Ten Things You Shouldn’t Say To Your Children

All parents are guilty of saying the wrong thing at the wrong time – leaving their kids hurt, angry, or confused. Hurtful words have adverse long-term effects on children – especially when parents use these words, as they are supposed to be a source of support and safety for their kids. 

Parental support and approval are essential for your child’s well-being. A parent’s words can be constructive or destructive, and negative comments hamper the child’s self-confidence.

Here are the worst offenders among words parents shouldn’t use:

  1. Don’t Be Dramatic:

No matter how over-the-top your children’s behaviour may seem, labelling their behaviour dramatic when they are expressing themselves can have long-term consequences.

Children learn about managing emotions from their parents, so if parents dismiss their feelings as dramatic, as adults, they devalue their feelings and do not contribute to any interaction.  

  • Why Are You Selfish? 

Exhibiting selfish behaviour occasionally is natural for kids, but telling them they are selfish can be a source of lifelong trauma. Parents must emphasise they are disappointed with the children’s behaviour and not with them as a person. Clarifying language with your child is essential, as negative words such as lazy, useless, etc., will become a self-fulfilling prophecy.   

  • You’re Stupid:

Using the word stupid to describe them will permanently scar your children and harm your relationship with them. While you may have said it when overcome by frustration, calling them that repeatedly affects their self-confidence. 

  • Hurry Up:

Picture this – you are in a hurry to get to work and have to drop the kids off at school, and they seem to be taking forever to get ready. While this can be frustrating, telling them to hurry up won’t make them get ready any faster.

Instead, it just causes stress and anxiety in children who are doing their best. To hurry them up, you could play a game to see who is first out of the door. As parents, it is natural to want your kids to be successful. Teaching them these basic life skills will help them.

  • You Never Do Anything Right:

This accusatory statement will never yield a positive response. Parents who use these words with their kids shouldn’t be surprised when they can’t get their kids to cooperate with them. Be accepting of your child, as this will aid in building a good rapport. 

  • I Don’t Believe You:

To encourage your kids to be open with you, accepting and believing what they say when they approach you would be wise. However, when you say you don’t believe them, you create an atmosphere of distrust. Your kids then learn to hide their actions as they won’t feel safe opening up.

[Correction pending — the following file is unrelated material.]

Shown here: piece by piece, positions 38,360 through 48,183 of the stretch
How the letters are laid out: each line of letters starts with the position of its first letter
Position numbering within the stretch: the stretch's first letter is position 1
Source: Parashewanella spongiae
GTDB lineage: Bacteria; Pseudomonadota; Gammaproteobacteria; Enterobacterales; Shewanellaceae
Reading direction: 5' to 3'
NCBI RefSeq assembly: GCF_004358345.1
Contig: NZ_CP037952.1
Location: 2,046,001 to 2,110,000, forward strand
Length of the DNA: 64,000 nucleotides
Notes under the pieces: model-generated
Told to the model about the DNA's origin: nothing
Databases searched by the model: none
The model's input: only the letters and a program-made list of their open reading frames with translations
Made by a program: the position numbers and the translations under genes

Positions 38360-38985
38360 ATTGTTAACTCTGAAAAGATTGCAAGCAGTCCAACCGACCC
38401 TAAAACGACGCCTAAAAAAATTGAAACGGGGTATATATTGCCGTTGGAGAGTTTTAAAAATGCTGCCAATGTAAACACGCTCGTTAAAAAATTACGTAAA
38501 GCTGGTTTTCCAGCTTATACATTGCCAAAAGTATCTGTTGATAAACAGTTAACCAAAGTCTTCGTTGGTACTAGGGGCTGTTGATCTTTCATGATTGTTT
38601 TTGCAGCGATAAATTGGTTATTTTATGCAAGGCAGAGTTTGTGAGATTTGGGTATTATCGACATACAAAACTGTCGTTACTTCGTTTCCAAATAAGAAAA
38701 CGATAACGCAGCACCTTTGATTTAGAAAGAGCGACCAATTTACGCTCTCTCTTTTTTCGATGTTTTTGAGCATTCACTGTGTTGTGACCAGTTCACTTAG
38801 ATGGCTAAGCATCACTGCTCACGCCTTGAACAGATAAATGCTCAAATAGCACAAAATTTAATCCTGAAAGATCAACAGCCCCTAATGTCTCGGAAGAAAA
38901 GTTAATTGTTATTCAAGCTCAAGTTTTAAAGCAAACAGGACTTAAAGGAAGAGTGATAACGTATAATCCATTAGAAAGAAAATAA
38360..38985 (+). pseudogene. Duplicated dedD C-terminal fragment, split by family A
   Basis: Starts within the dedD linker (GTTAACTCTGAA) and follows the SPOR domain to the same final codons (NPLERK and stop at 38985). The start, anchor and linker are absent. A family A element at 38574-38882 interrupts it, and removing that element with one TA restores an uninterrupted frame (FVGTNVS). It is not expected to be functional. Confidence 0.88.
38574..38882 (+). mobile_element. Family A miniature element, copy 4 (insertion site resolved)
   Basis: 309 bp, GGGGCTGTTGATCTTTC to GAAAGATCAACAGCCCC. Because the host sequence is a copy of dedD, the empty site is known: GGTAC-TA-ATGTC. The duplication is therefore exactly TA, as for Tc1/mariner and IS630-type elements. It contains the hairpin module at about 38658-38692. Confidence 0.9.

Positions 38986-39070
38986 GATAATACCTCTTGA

• Let Me Help:

When your child struggles with a task, it can be tempting to help. While this motivation comes from a place of kindness, this eagerness to help will rob your children of the satisfaction they get from completing the task themselves.  

  • I’m Disappointed In You:  

These words are often said when parents get upset with their children and when their children are already feeling bad. When you make children feel they are the reason you are disappointed, it only adds to their pain. 

The reality is that parents are responsible for their own feelings, and must work on them. It is not a child’s burden to carry the weight of your emotions. When children grow up feeling responsible for their parent’s feelings, they become people pleasers and struggle with placing boundaries as adults.  

  • Because I Said So:

This is the most damaging phrase parents can say to children, as it takes away all control from them. While you may not always have time to reason with them, do explain the context behind why you are asking them to do or not do something. 

  1. You’re Fat:

It is essential to encourage a positive body image in your children. So don’t draw attention to your child’s physical appearance. If your child is obese, encourage your child to maintain a healthy lifestyle by being active and having an appropriate diet.

Telling children to their face that they’re fat, aside from being hurtful, won’t motivate them to lose weight. 

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